History suggests the 2018 election will almost surely be a bad one for Republicans. Midterms are generally considered a referendum on the president, and the results are almost always bad for said president. Layer on the fact that President Trump is the most unpopular new president in the modern era, and it would seem to be — at least at this early juncture — a clear recipe for a Democratic wave.
The key word there being “seem.”
A new Washington Post-ABC News poll, as Mike DeBonis and Emily Guskin report, presents a pretty mixed bag for Democrats. It shows that registered voters say they want Democrats to control Congress to be a check on Trump by a 52-38 percent margin, but it also shows Democrats are — rather remarkably — less enthusiastic about voting than Republicans are. While 65 percent of Republicans and GOP-leaning adults say they are “almost certain to vote,” just 57 percent of Democrats and Democratic-leaning adults say the same.
The question from there is which is more predictive of what lies ahead. And the answer won't necessarily make Democrats feel better.
That first number would seem to be a big one: People prefer a Democratic Congress reining in Trump by a 14-point margin! That is a big margin. It's actually similar in size to what it was for Republicans before their big wins in the 2010 and 2014 midterms. When the Post-ABC poll asked this question in April 2014, the GOP led on it by 14 points. When it was asked twice toward the end of the 2010 election, the GOP led by between eight and 16 points.
But then there's 2002. That midterm election was close to a stalemate, but just over a month beforehand, a similar question rendered a 19-point advantage to Democrats — quite similar to today's 14-point edge. Despite this, Democrats would actually go on to lose some seats in the House and the Senate.
In addition, the choice in the poll question is between being a check on the president and voting for the party that supports the president's agenda, and poll respondents are often drawn toward more middle-ground, moderate positions. Hence, Post-ABC polls show people have consistently leaned on the side of checking a president's power. But if you look at the so-called generic ballot — a simple question about which party you prefer — it's almost always closer than this. And sure enough, that's the case today, too.
So Democrats have an advantage there, though it's not clear how predictive it is. Which brings us to the flip side of the coin: enthusiasm. How bad is it that Democrats are somehow less enthusiastic about this election than are Republicans?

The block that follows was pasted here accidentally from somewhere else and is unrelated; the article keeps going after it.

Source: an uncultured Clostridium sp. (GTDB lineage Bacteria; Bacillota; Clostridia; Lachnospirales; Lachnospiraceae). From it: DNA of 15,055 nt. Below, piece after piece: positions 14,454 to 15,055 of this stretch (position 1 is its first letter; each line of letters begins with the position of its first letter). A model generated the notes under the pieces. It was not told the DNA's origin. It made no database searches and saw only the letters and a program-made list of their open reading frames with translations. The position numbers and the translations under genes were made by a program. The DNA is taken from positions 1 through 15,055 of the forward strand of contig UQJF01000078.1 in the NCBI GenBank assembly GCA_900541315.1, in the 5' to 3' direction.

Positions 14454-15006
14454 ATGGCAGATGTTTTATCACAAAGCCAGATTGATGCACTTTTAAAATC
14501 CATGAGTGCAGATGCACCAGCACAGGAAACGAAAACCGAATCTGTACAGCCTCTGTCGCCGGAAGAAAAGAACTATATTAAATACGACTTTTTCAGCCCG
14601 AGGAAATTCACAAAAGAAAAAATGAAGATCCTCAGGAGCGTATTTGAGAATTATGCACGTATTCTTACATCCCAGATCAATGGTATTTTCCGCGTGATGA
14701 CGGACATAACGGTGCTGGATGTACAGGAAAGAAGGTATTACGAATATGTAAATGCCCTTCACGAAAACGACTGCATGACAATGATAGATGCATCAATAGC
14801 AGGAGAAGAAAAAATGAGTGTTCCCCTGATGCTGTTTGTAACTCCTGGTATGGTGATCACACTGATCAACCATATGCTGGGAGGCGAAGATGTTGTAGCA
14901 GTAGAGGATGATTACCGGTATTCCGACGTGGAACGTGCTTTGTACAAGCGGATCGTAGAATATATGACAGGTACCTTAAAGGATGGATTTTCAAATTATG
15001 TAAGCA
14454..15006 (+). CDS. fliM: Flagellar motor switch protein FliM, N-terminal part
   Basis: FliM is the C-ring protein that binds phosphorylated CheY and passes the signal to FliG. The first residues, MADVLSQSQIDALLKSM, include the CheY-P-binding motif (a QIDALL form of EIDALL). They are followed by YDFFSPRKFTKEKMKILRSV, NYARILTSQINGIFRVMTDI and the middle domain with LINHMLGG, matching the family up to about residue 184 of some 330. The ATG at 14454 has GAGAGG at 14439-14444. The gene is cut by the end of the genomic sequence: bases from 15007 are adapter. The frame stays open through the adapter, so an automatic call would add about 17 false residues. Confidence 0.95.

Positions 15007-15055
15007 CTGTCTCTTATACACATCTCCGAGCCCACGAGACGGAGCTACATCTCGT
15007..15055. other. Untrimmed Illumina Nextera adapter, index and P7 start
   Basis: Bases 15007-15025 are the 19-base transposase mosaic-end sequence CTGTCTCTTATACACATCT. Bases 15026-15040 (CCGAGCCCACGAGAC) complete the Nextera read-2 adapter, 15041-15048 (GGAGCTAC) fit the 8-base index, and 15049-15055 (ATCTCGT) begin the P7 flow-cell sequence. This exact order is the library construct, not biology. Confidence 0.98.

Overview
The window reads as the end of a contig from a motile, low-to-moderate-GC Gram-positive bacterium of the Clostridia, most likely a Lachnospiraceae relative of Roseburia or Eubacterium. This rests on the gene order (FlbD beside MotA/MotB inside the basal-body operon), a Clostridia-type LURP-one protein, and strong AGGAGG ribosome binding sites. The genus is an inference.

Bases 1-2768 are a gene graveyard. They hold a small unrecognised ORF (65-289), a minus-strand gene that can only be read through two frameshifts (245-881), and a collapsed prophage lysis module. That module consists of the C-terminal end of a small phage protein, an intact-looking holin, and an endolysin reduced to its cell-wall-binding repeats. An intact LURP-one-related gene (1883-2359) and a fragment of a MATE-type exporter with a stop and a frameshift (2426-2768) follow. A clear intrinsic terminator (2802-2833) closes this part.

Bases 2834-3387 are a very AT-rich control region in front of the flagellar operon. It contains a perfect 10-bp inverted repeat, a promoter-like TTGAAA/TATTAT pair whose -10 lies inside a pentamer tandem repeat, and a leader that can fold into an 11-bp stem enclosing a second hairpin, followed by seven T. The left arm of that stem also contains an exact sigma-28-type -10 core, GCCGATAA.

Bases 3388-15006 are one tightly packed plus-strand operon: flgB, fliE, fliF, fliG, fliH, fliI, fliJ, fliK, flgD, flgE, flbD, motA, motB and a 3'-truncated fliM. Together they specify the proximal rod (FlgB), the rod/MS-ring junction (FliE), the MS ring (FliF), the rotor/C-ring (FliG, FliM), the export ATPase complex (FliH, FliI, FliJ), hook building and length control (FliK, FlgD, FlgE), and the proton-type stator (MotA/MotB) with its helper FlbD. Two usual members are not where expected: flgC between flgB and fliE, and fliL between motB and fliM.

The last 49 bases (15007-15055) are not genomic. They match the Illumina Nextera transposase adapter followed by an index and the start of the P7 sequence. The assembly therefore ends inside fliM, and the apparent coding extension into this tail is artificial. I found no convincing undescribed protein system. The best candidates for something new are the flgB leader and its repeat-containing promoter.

For past polling on that question, we have to look at registered voters rather than all adults, as we did at the top of this post. There, Republicans have a smaller, four-point advantage — with 70 percent of Republicans and Republican-leaning registered voters “almost certain to vote” vs. 66 percent for Democrats.
That's actually just shy of where the GOP's advantage was for much of the 2014 election, when they went on to a big win. On the eve of that midterm, the GOP had a seven-point edge on enthusiasm in Post-ABC polling. The GOP had a bigger, double-digit edge on this heading into the 2010 election in which they won big.
And finally, many of the voters who give Democrats an advantage on that first question above say they are "almost certain to vote" but didn't actually vote in the last midterm in 2014. Democrats-as-a-check-on-Trump leads by 34 points with this group, but by just 8 points with "almost certain" voters who did vote last time. This, as much as anything, suggests enthusiasm is hugely important to Democrats.
These are indicators that fluctuate quite a bit, and we're still more than 15 months away from the 2018 election, so we'll have to stay tuned. But there seems to be almost an expectation that Trump as president will spur big Democratic turnout, and this poll calls that into question. Watch these "almost certain to vote" numbers going forward, because they are a pretty solid leading indicator.
The Post-ABC poll was conducted July 10-13 among a random national sample of 1,001 adults reached on cellular and landline phones. The margin of sampling error for overall results is plus or minus 3.5 percentage points and four points among the sample of 859 registered voters.